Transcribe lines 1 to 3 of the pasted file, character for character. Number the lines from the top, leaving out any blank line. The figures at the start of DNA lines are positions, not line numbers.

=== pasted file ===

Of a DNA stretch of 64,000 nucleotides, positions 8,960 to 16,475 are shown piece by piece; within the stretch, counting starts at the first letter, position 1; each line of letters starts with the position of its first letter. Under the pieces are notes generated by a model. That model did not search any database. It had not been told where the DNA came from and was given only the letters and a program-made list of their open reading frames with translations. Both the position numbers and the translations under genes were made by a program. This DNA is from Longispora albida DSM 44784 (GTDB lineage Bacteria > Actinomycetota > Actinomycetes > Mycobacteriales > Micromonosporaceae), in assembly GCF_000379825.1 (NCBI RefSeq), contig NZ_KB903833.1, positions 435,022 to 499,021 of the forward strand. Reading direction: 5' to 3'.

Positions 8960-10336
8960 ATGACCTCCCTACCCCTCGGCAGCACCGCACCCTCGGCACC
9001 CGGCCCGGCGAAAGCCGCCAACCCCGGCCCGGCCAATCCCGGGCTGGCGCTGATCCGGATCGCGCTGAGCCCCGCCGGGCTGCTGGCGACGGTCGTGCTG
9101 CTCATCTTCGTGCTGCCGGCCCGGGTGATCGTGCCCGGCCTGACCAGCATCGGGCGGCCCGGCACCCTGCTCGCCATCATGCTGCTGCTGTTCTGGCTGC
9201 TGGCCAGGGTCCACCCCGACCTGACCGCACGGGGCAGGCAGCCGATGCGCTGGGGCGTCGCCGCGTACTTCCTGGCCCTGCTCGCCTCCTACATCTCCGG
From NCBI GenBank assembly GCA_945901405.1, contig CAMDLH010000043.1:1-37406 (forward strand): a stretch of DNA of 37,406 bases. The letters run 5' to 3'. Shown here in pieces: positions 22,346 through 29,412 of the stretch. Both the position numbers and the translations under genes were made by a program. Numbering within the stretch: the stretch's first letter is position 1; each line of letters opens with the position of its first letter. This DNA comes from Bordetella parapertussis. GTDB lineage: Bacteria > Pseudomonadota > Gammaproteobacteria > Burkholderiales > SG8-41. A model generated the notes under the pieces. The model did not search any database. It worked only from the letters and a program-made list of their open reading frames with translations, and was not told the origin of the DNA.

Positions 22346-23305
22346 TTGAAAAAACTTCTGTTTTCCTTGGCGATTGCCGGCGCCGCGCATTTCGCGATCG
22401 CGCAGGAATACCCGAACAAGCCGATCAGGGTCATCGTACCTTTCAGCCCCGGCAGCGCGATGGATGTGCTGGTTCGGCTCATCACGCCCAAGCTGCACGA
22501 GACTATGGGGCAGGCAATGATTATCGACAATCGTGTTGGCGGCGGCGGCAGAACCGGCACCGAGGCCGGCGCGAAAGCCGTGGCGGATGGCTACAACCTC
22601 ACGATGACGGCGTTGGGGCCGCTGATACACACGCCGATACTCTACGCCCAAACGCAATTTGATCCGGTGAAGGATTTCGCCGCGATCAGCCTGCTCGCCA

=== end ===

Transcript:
Of a DNA stretch of 64,000 nucleotides, positions 8,960 to 16,475 are shown piece by piece; within the stretch, counting starts at the first letter, position 1; each line of letters starts with the position of its first letter. Under the pieces are notes generated by a model. That model did not search any database. It had not been told where the DNA came from and was given only the letters and a program-made list of their open reading frames with translations. Both the position numbers and the translations under genes were made by a program. This DNA is from Longispora albida DSM 44784 (GTDB lineage Bacteria > Actinomycetota > Actinomycetes > Mycobacteriales > Micromonosporaceae), in assembly GCF_000379825.1 (NCBI RefSeq), contig NZ_KB903833.1, positions 435,022 to 499,021 of the forward strand. Reading direction: 5' to 3'.

Positions 8960-10336
8960 ATGACCTCCCTACCCCTCGGCAGCACCGCACCCTCGGCACC